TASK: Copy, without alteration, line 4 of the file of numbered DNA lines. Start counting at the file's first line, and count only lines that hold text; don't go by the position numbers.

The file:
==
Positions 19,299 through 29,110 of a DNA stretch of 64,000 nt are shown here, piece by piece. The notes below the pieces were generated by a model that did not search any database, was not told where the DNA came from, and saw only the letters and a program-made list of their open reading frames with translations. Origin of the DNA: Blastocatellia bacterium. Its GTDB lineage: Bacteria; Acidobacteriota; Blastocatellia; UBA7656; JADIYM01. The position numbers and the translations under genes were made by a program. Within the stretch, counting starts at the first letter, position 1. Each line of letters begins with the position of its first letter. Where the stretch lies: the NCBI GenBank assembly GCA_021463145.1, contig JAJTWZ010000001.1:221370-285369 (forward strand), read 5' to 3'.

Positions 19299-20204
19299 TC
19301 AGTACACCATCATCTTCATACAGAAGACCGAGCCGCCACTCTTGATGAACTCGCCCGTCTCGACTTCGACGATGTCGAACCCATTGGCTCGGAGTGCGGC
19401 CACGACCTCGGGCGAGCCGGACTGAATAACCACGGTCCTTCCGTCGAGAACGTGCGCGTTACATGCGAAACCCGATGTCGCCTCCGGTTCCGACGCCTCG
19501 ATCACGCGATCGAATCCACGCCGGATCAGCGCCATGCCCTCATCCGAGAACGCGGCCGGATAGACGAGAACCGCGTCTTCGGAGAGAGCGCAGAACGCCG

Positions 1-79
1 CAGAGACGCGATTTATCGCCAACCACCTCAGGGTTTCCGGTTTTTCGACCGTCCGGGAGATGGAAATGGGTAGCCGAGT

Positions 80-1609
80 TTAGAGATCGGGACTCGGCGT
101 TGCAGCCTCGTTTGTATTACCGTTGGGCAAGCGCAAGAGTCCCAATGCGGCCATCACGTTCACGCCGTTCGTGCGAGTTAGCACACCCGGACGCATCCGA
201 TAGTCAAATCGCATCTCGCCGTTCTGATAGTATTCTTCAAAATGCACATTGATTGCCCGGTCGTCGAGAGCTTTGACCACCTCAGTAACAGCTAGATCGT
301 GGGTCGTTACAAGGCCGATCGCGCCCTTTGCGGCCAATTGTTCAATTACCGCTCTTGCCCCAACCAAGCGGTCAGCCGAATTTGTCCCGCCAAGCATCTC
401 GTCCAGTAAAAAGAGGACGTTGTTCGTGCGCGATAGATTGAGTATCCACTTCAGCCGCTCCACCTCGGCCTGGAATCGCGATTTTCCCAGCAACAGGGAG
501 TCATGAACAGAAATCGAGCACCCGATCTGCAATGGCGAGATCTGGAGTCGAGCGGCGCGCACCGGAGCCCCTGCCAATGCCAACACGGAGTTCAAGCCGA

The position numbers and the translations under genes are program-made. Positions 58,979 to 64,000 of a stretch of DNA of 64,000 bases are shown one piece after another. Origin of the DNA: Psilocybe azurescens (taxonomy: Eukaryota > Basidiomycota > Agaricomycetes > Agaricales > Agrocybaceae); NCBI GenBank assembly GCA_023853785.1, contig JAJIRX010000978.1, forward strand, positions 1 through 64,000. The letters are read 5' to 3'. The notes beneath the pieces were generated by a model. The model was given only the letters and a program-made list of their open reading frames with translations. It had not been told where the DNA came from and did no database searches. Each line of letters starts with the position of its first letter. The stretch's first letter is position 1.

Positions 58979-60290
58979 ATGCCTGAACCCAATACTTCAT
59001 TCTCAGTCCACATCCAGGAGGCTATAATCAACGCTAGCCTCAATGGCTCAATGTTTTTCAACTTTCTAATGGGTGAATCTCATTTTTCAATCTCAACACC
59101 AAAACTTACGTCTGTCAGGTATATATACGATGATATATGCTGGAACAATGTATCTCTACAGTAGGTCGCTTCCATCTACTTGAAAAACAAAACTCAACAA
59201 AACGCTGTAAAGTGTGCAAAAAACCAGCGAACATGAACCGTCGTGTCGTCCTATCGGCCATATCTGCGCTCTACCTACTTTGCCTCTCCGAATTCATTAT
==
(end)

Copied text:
19301 AGTACACCATCATCTTCATACAGAAGACCGAGCCGCCACTCTTGATGAACTCGCCCGTCTCGACTTCGACGATGTCGAACCCATTGGCTCGGAGTGCGGC